10.45 am

Only the DUP pragmatists pretend that the St Andrews document is anything but a sugared version of the Belfast Agreement, which makes DUP participation totally dependent on an enforced coalition with Sinn Féin. The DUP’s acceptance of such terms makes the party a born-again pro-agreement party, with policies essentially indistinguishable from those of the Ulster Unionist Party — policies that brought electoral disaster upon the UUP.

The core of Trimble’s policies was power sharing with Sinn Féin, a party inextricably linked with the men of blood who had murdered, maimed, robbed and destroyed for three decades. The attempts by the DUP pragmatists to disguise the extent of that U-turn from the party’s grass roots have failed. The U-turn is a clear breach of the party’s present manifesto of only last year, which declared — in express terms — that an inclusive coalition with Sinn Féin under d’Hondt was out of the question.

Tony Blair and Peter Hain want devolution at any price before Blair retires and Hain moves on. They are indifferent to the unstable, unworkable and undemocratic mess that they will leave behind. Devolution for Sinn Féin is a mere cog in its all-Ireland strategy. Acceptance by the DUP of Sinn Féin as coalition partners will legitimise its claim to a place in the Government of the Republic.

Apart from an ego trip and ministerial office, St Andrews-style devolution offers little to unionists. The timetable affords no credible opportunity for testing whether Sinn Féin genuinely supports the police and the rule of law. At best, Sinn Féin will offer the minimum words necessary, with fingers crossed in reservation. The DUP will be inviting upon itself the plague of internal dissent that Jeffrey Donaldson, in a previous life, once inflicted upon the UUP.  [Laughter.]

It is an illusion that the DUP is in control of the process and can pull out at any time. The further it moves, inch by inch, towards the Government’s objective, the further it recedes the possibility of withdrawal. It is equally foolish to assume that Sinn Féin will never deliver on the Pledge of Office. A suitable form of words may be crafted for them, just as it has been for the DUP.

Was it for enforced coalition with Sinn Féin that the men and women of the security forces and the unionist community suffered and died? Will we honour their memories by agreeing to share power with those who approved the murders of Patsy Gillespie and Mr Hegarty, and who organised Bloody Friday, Teebane, La Mon, the Droppin’ Well, the Shankill fish shop bombing and countless other atrocities? That is the real question for those in the DUP who want to move on by selling their unionist principles for a mess of ministerial pottage. The DUP leadership may be prepared to yield to threats to dissolve the Assembly, but there are those who will never submit to such threats or be bought with salaries, office, honours or patronage.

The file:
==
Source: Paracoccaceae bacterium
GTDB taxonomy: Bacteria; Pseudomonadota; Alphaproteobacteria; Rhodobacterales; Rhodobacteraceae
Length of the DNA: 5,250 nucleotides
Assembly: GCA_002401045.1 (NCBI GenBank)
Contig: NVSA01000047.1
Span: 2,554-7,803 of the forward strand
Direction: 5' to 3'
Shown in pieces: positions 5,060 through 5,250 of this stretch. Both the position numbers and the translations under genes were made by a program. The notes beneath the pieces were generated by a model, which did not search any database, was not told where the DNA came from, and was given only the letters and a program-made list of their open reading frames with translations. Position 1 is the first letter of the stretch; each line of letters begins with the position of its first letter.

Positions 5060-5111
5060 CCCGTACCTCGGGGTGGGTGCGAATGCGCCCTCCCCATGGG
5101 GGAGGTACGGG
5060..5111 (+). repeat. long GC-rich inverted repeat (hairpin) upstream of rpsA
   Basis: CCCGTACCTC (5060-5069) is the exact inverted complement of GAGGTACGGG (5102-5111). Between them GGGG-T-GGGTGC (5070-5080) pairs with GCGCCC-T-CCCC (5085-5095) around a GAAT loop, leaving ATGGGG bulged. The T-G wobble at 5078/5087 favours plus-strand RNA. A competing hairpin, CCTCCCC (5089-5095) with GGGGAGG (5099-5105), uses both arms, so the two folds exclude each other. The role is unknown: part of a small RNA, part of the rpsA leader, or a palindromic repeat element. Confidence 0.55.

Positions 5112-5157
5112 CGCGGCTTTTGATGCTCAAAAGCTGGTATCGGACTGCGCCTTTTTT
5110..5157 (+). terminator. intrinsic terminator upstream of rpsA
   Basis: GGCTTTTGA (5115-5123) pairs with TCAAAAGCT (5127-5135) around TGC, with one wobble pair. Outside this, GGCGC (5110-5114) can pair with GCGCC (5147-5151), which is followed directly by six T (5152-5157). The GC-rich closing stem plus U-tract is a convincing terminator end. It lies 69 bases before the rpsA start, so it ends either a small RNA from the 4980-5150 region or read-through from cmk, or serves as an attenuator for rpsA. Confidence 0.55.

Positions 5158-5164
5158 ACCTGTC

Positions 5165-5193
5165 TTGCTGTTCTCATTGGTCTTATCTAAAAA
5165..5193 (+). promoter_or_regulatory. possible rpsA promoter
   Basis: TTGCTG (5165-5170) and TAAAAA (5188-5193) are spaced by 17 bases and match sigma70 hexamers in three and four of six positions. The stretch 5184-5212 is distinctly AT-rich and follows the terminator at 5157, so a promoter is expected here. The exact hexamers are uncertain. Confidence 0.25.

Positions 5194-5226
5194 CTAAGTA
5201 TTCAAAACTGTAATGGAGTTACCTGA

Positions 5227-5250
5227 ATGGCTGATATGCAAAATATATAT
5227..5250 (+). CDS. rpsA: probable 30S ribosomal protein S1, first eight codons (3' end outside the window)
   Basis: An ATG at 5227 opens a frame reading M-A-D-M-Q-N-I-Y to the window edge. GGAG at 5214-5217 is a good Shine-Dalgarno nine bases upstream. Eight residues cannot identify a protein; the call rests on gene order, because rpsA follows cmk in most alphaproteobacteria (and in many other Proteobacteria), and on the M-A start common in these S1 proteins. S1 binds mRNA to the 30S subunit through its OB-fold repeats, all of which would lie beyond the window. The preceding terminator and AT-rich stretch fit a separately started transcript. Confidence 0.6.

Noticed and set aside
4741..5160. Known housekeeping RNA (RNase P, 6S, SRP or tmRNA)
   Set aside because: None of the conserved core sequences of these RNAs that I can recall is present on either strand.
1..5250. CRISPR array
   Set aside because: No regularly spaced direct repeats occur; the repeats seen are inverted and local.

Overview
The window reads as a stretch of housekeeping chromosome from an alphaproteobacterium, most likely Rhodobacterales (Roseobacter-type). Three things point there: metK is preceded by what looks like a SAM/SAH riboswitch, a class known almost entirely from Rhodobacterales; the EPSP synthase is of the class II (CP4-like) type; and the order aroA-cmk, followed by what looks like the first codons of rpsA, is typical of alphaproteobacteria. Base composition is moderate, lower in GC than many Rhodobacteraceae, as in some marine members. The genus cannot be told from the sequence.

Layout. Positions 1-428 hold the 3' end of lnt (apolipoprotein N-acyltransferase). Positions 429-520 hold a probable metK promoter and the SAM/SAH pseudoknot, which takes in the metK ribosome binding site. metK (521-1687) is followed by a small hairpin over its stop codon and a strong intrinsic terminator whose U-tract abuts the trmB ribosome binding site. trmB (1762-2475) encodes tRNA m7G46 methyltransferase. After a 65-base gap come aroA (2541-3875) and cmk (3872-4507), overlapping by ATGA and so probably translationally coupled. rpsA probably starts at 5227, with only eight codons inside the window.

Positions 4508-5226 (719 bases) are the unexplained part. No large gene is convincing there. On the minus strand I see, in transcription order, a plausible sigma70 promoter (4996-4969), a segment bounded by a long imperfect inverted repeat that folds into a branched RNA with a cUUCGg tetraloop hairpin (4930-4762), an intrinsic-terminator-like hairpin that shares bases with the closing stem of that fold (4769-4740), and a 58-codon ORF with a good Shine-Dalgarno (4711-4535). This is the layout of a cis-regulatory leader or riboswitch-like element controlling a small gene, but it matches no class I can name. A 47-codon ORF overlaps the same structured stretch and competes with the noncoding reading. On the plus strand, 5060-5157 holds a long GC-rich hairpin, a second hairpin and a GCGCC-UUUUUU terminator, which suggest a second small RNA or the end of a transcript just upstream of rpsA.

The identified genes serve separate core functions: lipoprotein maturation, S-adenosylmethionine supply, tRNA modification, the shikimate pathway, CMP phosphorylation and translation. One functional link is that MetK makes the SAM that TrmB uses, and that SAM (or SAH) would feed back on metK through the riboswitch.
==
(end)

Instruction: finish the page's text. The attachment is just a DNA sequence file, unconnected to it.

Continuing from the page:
There is an historical precedent: Marshal Pétain became the First Minister of Vichy France at the cost of his reputation and the people’s trust. There is still time for Ian Paisley to avoid a similar fate.

Madam Speaker: Mr McCartney, your time is up. Thank you.

Before I call Mr Nesbitt to make his point of order, I remind Members that a point of order is not an opport-unity for debate. It would assist the House if Members would refer to the relevant Standing Order when they raise a point of order. I shall not accept spurious points of order.

Mr Nesbitt: Thank you, Madam Speaker. As a result of Friday’s meeting, I wish to make two points of order.

You referred this morning to Friday’s meeting, which you said was required under the Northern Ireland (St Andrews Agreement) Act 2006. You also added that you, as Speaker, were not “unfettered”. I wish to address that point.

On Friday you made it clear that, in the Standing Orders, this Assembly’s purpose was to bring about devolved government:

“in accordance with the St Andrews Agreement.”

You quoted from the law. However, to be in accordance with the St Andrews Agreement means to act under the direction of the St Andrews Agreement.

The St Andrews Agreement made it clear that this Assembly would meet on 24 November 2006.

Madam Speaker: Mr Nesbitt, that sounds suspiciously like a debate. Will you refer the House to the relevant Standing Order?

Mr Nesbitt: Yes. I am asking about the direction that you gave to meet on 24 November 2006 to nominate a First Minister. You then moved straight on to a direction that the Secretary of State gave that overturned that direction.

I ask that you give a ruling on the rationale that the Secretary of State used to give that new direction. If, or when, he gives an answer he states that his decision was made for the greater good of Northern Ireland, I ask what credibility he has left.

Madam Speaker: That is not a point of order, Mr Nesbitt. I will answer that question. I am on my feet; can you take your seat. Thank you.

Mr Nesbitt, thank you for your, in some ways, spurious points of order.

Mr Nesbitt: On a point of order, Madam Speaker. May I ask — [Interruption.]

Madam Speaker: Order. As I am on my feet, I will now answer your question.

I explained my position in my opening statement this morning and on Friday, and I do not want to add to that. I remind Mr Nesbitt and other Members that it is for the Secretary of State, not the Speaker, to draw any further conclusions from what has already been said. That may not be acceptable to Members, and they may have been disappointed, but that is how we are working at this point.

Adjourned at 10.53 am.